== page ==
• Source
    [Show abstract] [Hide abstract]
    ABSTRACT: Nutritional insufficiencies of nutrients such as omega-3 highly unsaturated fatty acids (HUFAs), vitamins and minerals have been linked to suboptimal developmental outcomes including attention deficit hyperactivity disorder (ADHD). Although the predominant treatment is currently psychostimulant medications, randomized clinical trials with omega-3 HUFAs have reported small-to-modest effects in reducing symptoms of ADHD in children despite arguable individual methodological and design misgivings. This review presents, discusses and critically evaluates data and findings from meta-analytic and systematic reviews and clinical trials published within the last 12 months. Recent trajectories of this research are discussed, such as comparing eicosapentaenoic acid and docosahexaenoic acid and testing the efficacy of omega-3 HUFAs as an adjunct to methylphenidate. Discussion includes highlighting limitations and potential future directions such as addressing variable findings by accounting for other nutritional deficiencies and behavioural food intolerances. The authors conclude that given the current economic burden of ADHD, estimated in the region of $77 billion in the USA alone, in addition to the fact that a proportion of patients with ADHD are either treatment resistant, nonresponders or withdraw from medication because of adverse side-effects, the investigation of nonpharmacological interventions including omega-3 HUFAs in clinical practice warrants extrapolating.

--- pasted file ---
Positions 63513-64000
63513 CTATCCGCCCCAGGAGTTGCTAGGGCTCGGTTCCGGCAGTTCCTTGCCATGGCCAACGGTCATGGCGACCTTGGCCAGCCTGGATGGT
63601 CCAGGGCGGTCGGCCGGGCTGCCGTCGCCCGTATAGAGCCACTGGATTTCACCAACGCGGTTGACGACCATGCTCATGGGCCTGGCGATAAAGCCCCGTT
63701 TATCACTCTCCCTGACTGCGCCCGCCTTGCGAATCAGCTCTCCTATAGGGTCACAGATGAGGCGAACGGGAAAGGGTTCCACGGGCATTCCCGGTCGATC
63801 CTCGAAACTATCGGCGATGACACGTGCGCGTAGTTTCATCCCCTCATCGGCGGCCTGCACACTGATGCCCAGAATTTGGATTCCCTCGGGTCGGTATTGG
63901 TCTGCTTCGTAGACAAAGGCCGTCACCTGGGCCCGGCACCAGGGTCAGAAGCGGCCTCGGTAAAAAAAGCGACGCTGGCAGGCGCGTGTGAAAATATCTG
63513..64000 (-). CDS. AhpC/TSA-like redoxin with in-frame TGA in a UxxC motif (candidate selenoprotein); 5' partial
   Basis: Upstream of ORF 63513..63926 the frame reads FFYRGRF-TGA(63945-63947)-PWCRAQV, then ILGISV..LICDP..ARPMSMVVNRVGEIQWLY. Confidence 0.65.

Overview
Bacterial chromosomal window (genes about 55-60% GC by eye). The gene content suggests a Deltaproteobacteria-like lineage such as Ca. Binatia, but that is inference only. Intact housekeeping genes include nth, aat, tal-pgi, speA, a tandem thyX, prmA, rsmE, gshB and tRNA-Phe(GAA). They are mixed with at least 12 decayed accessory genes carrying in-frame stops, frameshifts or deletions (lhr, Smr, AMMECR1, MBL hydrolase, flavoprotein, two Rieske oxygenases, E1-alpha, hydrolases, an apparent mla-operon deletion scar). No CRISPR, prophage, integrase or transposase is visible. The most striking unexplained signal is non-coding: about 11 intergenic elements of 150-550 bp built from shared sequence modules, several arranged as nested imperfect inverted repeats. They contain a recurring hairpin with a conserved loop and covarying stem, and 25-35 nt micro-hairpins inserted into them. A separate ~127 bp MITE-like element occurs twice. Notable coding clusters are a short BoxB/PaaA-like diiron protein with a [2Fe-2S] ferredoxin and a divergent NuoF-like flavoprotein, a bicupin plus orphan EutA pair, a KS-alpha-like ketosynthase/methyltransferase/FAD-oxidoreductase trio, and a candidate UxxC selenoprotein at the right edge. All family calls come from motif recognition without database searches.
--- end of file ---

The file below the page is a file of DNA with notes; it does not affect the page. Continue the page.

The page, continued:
Current Opinion in Clinical Nutrition and Metabolic Care 01/2015; DOI:10.1097/MCO.0000000000000140 · 3.97 Impact Factor